Darren Aronofsky's Noah, led by an all-star cast including Russell Crowe, Emma Watson, Jennifer Connelly and Ray Winstone, managed to hit the weekend box office like a tsunami (that will be the last water pun), managing to earn itself $44 million, despite the protests and controversy recently drummed up by a number of religious groups.
The film still has a long way to go just to break even with its enormous budget (not including the extensive print and ad campaign), but the film is doing well overseas as well, nabbing $51.1 million, bringing its worldwide total to an impressive $95 million opening.
The young adult sci-fi action thriller Divergent, starring Shailene Woodley, Ray Stevenson, Kate Winslet, Miles Teller, Theo James, and dozens of similar-looking gorgeous twenty-year-olds, dropped 51.5 percent, but still managed to earn an impressive $26.5 million, bringing its domestic total to $95.2 million, surpassing its comparatively moderate $85 million budget.
In its second weekend, Divergent was able to make as much or more than many of the recent young adult franchise failures made in their entire theatrical runs, including The Host ($26 million), Beautiful Creatures ($19.4 million), and Vampire Academy ($7.7 million).
Muppets Most Wanted managed to drop just one spot, earning $11.3 million, which is a 33.1 percent drop from last weekend. The Muppets have faced negative reviews and lackluster enthusiasm this time around, and have only managed to earn $33.2 million off a $50 million budget. If the film is lucky, it might break even before ending its theatrical run, but Captain America's release next weekend won't do it any favors.
Mr. Peabody & Sherman has managed to cling high on the list, earning $9.5 million, bringing it's total to $94.9 million. That is not a bad haul for most films, but somehow Mr. Peabody cost a mind-boggling $145 million (compared to The LEGO Movie's totally reasonable $60 million budget) and has yet to come close to breaking even after four weeks.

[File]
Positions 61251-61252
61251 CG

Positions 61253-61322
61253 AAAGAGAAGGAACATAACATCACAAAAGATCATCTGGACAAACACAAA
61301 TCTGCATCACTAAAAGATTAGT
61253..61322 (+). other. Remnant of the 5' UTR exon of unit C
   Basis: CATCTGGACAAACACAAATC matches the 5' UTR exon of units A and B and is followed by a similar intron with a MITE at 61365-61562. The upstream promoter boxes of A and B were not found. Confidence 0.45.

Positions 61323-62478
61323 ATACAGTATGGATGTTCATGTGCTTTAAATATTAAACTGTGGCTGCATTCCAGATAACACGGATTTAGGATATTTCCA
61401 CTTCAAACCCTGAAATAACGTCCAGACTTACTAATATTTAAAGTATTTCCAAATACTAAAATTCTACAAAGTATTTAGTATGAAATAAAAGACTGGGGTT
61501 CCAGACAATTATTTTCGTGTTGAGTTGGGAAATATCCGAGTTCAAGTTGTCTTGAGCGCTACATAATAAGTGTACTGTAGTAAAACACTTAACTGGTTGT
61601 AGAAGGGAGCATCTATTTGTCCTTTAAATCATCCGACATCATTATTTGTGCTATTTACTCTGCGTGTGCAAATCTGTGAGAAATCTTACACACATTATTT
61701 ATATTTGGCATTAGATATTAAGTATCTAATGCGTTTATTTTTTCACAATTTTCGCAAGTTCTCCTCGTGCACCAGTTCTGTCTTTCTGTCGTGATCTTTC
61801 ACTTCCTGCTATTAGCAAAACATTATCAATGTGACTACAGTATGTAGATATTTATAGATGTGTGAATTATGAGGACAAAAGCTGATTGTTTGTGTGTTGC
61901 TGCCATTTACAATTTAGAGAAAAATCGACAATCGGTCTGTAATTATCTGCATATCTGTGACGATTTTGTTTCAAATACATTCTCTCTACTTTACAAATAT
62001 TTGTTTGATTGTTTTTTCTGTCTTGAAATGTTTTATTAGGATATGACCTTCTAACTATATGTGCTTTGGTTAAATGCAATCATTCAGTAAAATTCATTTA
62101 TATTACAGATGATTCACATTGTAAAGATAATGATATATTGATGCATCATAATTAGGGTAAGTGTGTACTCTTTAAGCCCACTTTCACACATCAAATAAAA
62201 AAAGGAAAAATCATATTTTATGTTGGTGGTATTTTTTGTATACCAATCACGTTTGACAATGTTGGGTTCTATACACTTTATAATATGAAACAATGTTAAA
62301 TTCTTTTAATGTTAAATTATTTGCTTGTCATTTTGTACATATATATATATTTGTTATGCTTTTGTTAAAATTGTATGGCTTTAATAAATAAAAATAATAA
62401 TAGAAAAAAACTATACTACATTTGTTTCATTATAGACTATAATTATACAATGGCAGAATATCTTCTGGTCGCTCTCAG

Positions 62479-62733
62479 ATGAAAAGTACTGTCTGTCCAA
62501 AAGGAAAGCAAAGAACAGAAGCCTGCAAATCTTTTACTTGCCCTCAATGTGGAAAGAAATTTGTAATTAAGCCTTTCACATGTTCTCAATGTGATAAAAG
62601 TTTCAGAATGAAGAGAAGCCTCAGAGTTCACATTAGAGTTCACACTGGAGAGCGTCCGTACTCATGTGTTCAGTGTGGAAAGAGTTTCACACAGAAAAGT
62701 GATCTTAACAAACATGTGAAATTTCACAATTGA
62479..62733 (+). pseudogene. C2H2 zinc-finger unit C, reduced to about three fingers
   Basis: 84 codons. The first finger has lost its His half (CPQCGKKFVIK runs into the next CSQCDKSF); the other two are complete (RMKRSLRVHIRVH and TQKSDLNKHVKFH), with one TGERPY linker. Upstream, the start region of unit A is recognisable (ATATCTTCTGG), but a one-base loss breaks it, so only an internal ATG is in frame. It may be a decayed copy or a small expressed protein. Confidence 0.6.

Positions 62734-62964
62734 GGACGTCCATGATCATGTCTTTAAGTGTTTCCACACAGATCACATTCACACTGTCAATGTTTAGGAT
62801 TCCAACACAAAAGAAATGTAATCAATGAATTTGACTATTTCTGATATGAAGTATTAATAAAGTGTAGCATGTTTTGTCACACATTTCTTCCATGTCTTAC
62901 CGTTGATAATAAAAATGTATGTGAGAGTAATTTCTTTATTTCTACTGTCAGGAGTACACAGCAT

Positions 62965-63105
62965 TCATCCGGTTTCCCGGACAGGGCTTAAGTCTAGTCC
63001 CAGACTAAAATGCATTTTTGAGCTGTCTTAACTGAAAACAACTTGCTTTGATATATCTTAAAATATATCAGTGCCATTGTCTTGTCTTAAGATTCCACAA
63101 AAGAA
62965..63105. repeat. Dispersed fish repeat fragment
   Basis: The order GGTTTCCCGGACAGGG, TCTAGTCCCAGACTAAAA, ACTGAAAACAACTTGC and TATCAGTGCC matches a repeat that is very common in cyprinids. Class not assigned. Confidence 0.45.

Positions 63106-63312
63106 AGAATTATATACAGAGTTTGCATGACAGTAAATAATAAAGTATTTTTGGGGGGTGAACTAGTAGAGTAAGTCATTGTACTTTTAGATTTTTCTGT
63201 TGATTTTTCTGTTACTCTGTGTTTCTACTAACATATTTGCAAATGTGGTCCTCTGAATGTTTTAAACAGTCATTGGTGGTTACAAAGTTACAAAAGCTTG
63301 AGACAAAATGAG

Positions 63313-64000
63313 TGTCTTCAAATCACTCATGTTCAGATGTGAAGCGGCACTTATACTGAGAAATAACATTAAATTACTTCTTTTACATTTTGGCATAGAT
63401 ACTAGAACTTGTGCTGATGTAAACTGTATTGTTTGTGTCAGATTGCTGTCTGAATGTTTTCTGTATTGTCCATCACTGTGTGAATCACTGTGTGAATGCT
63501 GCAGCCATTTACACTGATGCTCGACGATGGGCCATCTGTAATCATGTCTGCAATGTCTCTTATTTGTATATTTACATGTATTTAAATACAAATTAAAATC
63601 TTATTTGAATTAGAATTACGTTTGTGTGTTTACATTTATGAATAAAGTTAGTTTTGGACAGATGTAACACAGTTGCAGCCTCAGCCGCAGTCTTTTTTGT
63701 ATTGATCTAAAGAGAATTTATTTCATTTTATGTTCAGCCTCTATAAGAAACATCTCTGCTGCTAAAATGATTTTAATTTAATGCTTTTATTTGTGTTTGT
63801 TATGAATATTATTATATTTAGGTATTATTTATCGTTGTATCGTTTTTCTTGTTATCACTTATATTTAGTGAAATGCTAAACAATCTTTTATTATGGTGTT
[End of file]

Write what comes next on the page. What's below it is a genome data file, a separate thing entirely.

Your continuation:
Shockingly, the small-budget religious film God's Not Dead, based off a chain email popular ten years ago, only dropped 1.5 percent to fall one spot and come in at number five with $9 million dollars. Some experts think the religious groups opposed to Noah went to see God's Not Dead in support of a more-traditional religious film, thus bolstering its returns despite terrible reviews.
The Grand Budapest Hotel remains a small-scale indie juggernaut by distinguishing itself as the only film to gain more money than the previous weekend, increasing 30 percent and snagging $8.8 million. The increase came from playing in an additional 673 theaters (for a total of 977 nationwide), and universally positive reviews.
Sabotage fell hard, like a DEA agent bursting into a drug house, tripping on their own shoe-laces and falling face first onto the floor. This powerhouse cast including Arnold Schwarzenegger, Sam Worthington, Terrence Howard and Josh Holloway, just to name a few, burst into the top ten at a staggeringly disappointing 7th place, only stealing $5.3 million in its first weekend, against a $35 million budget. Despite its poor performance, the film isn't going to go down as a legendary bomb, due to its relatively low budget.
Arron Paul's action film Need for Speed, which earned $4.3 million, 300: Rise of An Empire, which earned $4.3 million, and The LEGO Movie, which earned $3.1 million, rounded out the weekend top ten.